Index Notation and Powers of 10
The exponent (or index or power) of a number says
how many times to use the number in a multiplication.
10^{2} means 10 × 10 = 100
(It says 10 is used 2 times in the multiplication)
Example: 10^{3} = 10 × 10 × 10 = 1,000
- In words: 10^{3} could be called "10 to the third power", "10 to the power 3" or simply "10 cubed"
Example: 10^{4} = 10 × 10 × 10 × 10 = 10,000
- In words: 10^{4} could be called "10 to the fourth power", "10 to the power 4" or "10 to the 4"
We can multiply any number by itself as many times as we want this way (see Exponents) ...
... but powers of 10 have a special use!
Powers of 10
"Powers of 10" is a very useful way of writing down large or small numbers.
Instead of having lots of zeros, we show how many powers of 10 make that many zeros
Example: 5,000 = 5 × 1,000 = 5 × 10^{3}
5 thousand is 5 times a thousand
And a thousand is 10^{3}
So 5,000 = 5 times 10^{3}
Can you see that 10^{3} is a handy way of making 3 zeros?
Scientists and Engineers (who often use very big or very small numbers) like to write numbers this way.
Example: The Mass of the Sun
The Sun has a Mass of 1.988 × 10^{30} kg.
It is too hard to write 1,988,000,000,000,000,000,000,000,000,000 kg
(And very easy to make a mistake counting the zeros!)
Example: A Light Year (the distance light travels in one year)
It is easier to use 9.461 × 10^{15} meters, rather than 9,461,000,000,000,000 meters
It is commonly called Scientific Notation, or Standard Form.
Other Way of Writing It
Sometimes people use the ^ symbol (above the 6 on your keyboard), as it is easy to type.
Example: 3 × 10^4 is the same as 3 × 10^{4}
3 × 10^4 = 3 × 10 × 10 × 10 × 10 = 30,000
Calculators often use "E" or "e" like this:
Example: 6E+5 is the same as 6 × 10^{5}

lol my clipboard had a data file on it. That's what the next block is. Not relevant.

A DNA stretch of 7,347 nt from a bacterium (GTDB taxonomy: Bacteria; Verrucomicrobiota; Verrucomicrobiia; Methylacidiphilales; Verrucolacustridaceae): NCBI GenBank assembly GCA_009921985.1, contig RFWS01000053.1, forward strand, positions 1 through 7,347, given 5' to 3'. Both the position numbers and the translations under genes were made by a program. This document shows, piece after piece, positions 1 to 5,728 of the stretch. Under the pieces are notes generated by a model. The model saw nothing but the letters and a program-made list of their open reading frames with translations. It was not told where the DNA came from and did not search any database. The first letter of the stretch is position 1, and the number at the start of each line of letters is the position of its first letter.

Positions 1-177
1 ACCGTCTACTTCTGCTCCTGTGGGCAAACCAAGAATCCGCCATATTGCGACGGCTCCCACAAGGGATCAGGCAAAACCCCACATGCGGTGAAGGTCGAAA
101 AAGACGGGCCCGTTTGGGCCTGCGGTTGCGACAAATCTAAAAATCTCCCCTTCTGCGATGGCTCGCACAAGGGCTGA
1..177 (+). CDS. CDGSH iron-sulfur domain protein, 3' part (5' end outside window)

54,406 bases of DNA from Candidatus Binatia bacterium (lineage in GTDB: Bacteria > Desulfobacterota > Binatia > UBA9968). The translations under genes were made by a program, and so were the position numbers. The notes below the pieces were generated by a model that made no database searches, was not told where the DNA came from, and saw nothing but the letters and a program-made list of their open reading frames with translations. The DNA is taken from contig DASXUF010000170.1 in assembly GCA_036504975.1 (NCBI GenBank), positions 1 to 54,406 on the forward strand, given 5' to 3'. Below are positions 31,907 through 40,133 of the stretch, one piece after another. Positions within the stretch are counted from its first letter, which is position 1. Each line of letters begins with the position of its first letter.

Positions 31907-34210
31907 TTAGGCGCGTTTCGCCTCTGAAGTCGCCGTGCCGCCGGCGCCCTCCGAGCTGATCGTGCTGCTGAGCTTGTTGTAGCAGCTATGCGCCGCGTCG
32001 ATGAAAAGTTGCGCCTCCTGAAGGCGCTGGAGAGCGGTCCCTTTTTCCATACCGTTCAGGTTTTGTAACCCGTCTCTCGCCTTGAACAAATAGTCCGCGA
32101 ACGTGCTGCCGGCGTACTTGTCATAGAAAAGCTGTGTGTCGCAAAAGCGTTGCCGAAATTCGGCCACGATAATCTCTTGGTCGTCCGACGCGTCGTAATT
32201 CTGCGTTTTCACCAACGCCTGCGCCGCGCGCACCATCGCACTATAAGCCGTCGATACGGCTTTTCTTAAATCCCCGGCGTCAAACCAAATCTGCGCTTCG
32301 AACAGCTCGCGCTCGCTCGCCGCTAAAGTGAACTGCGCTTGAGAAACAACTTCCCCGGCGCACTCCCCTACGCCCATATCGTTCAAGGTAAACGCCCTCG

6E+5 = 6 × 10 × 10 × 10 × 10 × 10 = 600,000
Example: 3.12E4 is the same as 3.12 × 10^{4}
3.12E4 = 3.12 × 10 × 10 × 10 × 10 = 31,200
The Trick
While at first it may look hard, there is an easy "trick":
The index of 10 says ...
... how many places to move the decimal point to the right.
Example: What is 1.35 × 10^{4} ?
You can calculate it as:
1.35 x (10 × 10 × 10 × 10) = 1.35 × 10,000 = 13,500
But it is easier to think "move the decimal point 4 places to the right" like this:
Negative Powers of 10
Negative? What could be the opposite of multiplying? Dividing!
So we divide by 10 each time, which is the same as multiplying by \frac{1}{10}
Example: What is 5 × 10^{-3} ?
5 × 10^{-3} = 5 × \frac{1}{10} × \frac{1}{10} × \frac{1}{10}
= 0.005
But it is easier to use this handy rule:
For negative powers of 10, move the decimal point to the left.
So Negatives just go the other way.
Example: What is 7.1 × 10^{-3} ?
We move the decimal point 3 places to the left like this:
Try It Yourself
Enter a number and see it in Scientific Notation:
Now try to use Scientific Notation yourself:
Summary
The index of 10 says how many places to move the decimal point. Positive means move it to the right, negative means to the left. Example:
Number |
In Scientific Notation |
In Words | |
Positive Powers | 5,000 | 5 × 10^{3} | 5 Thousand |
Negative Powers | 0.005 | 5 × 10^{-3} | 5 Thousandths |